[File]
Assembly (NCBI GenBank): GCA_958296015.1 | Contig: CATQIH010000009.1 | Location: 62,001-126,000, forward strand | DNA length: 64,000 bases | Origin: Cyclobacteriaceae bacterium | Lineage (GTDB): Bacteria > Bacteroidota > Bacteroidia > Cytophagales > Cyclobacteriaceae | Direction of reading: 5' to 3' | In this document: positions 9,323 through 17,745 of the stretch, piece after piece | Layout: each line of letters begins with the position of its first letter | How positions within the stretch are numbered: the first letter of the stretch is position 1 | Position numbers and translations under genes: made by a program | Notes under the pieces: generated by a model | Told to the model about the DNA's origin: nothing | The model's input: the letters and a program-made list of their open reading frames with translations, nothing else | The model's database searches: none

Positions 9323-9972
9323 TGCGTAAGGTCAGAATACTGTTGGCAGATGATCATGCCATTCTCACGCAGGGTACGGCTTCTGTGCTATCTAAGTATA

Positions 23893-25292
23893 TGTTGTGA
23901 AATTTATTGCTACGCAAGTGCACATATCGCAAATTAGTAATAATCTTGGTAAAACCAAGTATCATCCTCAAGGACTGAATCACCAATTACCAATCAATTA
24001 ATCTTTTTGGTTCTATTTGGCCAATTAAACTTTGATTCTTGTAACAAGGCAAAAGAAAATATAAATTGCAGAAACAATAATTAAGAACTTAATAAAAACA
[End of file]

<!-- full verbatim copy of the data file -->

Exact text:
Assembly (NCBI GenBank): GCA_958296015.1 | Contig: CATQIH010000009.1 | Location: 62,001-126,000, forward strand | DNA length: 64,000 bases | Origin: Cyclobacteriaceae bacterium | Lineage (GTDB): Bacteria > Bacteroidota > Bacteroidia > Cytophagales > Cyclobacteriaceae | Direction of reading: 5' to 3' | In this document: positions 9,323 through 17,745 of the stretch, piece after piece | Layout: each line of letters begins with the position of its first letter | How positions within the stretch are numbered: the first letter of the stretch is position 1 | Position numbers and translations under genes: made by a program | Notes under the pieces: generated by a model | Told to the model about the DNA's origin: nothing | The model's input: the letters and a program-made list of their open reading frames with translations, nothing else | The model's database searches: none

Positions 9323-9972
9323 TGCGTAAGGTCAGAATACTGTTGGCAGATGATCATGCCATTCTCACGCAGGGTACGGCTTCTGTGCTATCTAAGTATA

Positions 23893-25292
23893 TGTTGTGA
23901 AATTTATTGCTACGCAAGTGCACATATCGCAAATTAGTAATAATCTTGGTAAAACCAAGTATCATCCTCAAGGACTGAATCACCAATTACCAATCAATTA
24001 ATCTTTTTGGTTCTATTTGGCCAATTAAACTTTGATTCTTGTAACAAGGCAAAAGAAAATATAAATTGCAGAAACAATAATTAAGAACTTAATAAAAACA